January 23, 2014

Ukraine’s Political Conflict Turns Violent: What Next?

TO GO WITH AFP STORY BY MAX DELANY (FILES) A file picture taken on January 22, 2014 shows a protestor throwing a molotov cocktail at riot police in the centre of Kiev on January 22, 2014. When Igor Romanenko's friend suggested heading to a gathering on Kiev's Independence Square a year ago on November 21, 2014, he had no idea he was about to witness the birth of a movement that would change his country forever. After that first night on the Maidan -- the Ukrainian word for square -- the protests quickly swelled to tens of thousands. Brutal police efforts to disperse the demonstrators with batons and teargas backfired and the crowds only got bigger. People quickly started pitching tents. AFP PHOTO/ VASILY MAXIMOV
TO GO WITH AFP STORY BY MAX DELANY (FILES) A file picture taken on January 22, 2014 shows a protestor throwing a molotov cocktail at riot police in the centre of Kiev on January 22, 2014. When Igor Romanenko's friend suggested heading to a gathering on Kiev's Independence Square a year ago on November 21, 2014, he had no idea he was about to witness the birth of a movement that would change his country forever. After that first night on the Maidan -- the Ukrainian word for square -- the protests quickly swelled to tens of thousands. Brutal police efforts to disperse the demonstrators with batons and teargas backfired and the crowds only got bigger. People quickly started pitching tents. AFP PHOTO/ VASILY MAXIMOV

Yesterday’s violent escalation of the conflict in Ukraine— in which at least 4 and as much as 7 protesters were killed, marking the first loss of human life since the protests began two months ago—unfortunately means only that the crisis will continue, with no clear path towards an end in sight. Although the full story of what happened may not be known until the smoke literally clears, the fact that people have now been killed reduces the likelihood that either side will compromise. It also lends more urgency to the calls by opposition leaders Oleh Tyahnybok for “ 100 % mobilization ” and Volodymyr Klitschko for all citizens to come to Kyiv and “ defend their country ” against Yanukovych—as well as, on the other side, promises by Prime Minister Mykola Azarov to “ restore order ” against those he has deemed “ terrorists .” With more people coming to Kyiv from Western and Central Ukraine, and more demonstrated willingness from the government to use the tools at its disposal to try and impose a resolution on its terms, the ingredients are now in place for a protracted—and perhaps bloodier—crisis.

Yesterday’s violent escalation of the conflict in Ukraine— in which at least 4 and as much as 7 protesters were killed, marking the first loss of human life since the protests began two months ago—unfortunately means only that the crisis will continue, with no clear path towards an end in sight. Although the full story of what happened may not be known until the smoke literally clears, the fact that people have now been killed reduces the likelihood that either side will compromise. It also lends more urgency to the calls by opposition leaders Oleh Tyahnybok for “ 100 % mobilization ” and Volodymyr Klitschko for all citizens to come to Kyiv and “ defend their country ” against Yanukovych—as well as, on the other side, promises by Prime Minister Mykola Azarov to “ restore order ” against those he has deemed “ terrorists .” With more people coming to Kyiv from Western and Central Ukraine, and more demonstrated willingness from the government to use the tools at its disposal to try and impose a resolution on its terms, the ingredients are now in place for a protracted—and perhaps bloodier—crisis.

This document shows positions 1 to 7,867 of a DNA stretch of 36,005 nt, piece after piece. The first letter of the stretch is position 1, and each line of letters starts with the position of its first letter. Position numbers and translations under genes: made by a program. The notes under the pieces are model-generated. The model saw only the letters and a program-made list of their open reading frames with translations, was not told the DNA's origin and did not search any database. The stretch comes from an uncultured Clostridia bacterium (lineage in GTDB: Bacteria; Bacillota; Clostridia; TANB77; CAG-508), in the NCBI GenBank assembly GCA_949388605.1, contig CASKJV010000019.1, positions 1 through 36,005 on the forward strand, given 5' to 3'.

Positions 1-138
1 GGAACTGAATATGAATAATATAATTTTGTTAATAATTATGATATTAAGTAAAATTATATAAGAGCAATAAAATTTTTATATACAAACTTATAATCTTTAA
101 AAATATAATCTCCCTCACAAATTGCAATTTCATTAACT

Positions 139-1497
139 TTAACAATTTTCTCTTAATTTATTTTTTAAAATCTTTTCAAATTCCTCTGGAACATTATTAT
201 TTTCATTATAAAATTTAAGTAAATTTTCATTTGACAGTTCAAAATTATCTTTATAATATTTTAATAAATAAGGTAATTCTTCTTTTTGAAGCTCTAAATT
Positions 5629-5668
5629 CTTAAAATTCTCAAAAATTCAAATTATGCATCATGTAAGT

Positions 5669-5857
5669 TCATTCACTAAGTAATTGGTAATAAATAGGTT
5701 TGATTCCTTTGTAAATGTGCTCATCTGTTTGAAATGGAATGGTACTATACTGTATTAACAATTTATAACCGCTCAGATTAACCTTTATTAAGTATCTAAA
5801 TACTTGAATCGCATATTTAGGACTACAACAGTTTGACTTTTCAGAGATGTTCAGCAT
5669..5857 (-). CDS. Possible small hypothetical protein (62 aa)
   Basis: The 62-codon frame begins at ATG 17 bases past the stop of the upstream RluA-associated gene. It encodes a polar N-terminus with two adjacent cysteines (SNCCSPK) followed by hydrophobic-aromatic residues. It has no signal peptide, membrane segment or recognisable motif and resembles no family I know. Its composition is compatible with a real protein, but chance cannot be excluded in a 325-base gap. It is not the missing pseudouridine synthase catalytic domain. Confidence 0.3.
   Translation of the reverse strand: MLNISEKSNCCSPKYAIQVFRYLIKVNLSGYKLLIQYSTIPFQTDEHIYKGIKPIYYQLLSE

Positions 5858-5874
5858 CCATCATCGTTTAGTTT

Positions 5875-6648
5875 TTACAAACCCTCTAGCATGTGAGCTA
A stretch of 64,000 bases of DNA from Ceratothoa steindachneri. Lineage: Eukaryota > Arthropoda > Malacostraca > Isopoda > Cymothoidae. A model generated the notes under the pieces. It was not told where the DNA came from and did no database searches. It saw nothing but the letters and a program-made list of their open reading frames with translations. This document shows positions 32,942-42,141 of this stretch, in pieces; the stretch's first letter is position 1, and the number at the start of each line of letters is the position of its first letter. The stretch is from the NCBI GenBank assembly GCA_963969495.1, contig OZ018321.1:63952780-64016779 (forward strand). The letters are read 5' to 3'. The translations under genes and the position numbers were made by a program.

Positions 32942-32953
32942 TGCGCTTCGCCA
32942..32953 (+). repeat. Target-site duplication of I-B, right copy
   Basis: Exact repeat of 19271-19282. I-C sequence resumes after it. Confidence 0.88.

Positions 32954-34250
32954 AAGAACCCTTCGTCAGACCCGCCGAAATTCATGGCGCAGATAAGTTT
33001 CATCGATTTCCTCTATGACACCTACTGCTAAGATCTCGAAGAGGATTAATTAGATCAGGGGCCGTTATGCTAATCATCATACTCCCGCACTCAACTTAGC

Western governments are thankfully starting to move beyond the expressions of “deep concern” that were their primary response to the Black Thursday legislation and subsequent events. The United States has imposed concrete and welcome measures in the form of visa bans and asset freezing against some two dozen officials deemed responsible for the violent crackdown on the opposition. However, given the denser ties of Ukrainian government officials and oligarchs to the European Union, the latter would need to enact similar measures for their impact to be felt; unfortunately, the EU’s internal divisions make such a move unlikely in the short term.
Given sufficient political resolve, the West could seek to bring both sides to the table and negotiate at least a temporary agreement to reduce tensions and avert the risk of further bloodshed. A senior figure would have to be found, one respected and trusted by both government and opposition in Ukraine—someone like the former Polish president Aleksandr Kwasniewski, who helped broker the Mariyinskyi Palace agreement ending the Orange Revolution in 2005, or French then-president Nicolas Sarkozy, who negotiated the cease-fire between Georgia and Russia in 2008.
If Western leaders are serious about trying to minimize the loss of life in Ukraine, however, they need to act fast—when even a sober-minded opposition figure like Arseniy Yatsenyuk leaves negotiation sessions declaring his willingness to take a “ bullet in the head ,” it seems that the country may yet face worse violence in the near future.
Please continue to monitor our blog for further updates and analysis on Ukraine as the crisis develops.

Filed under: BlogTagged with:

No comment yet, add your voice below!


Add a Comment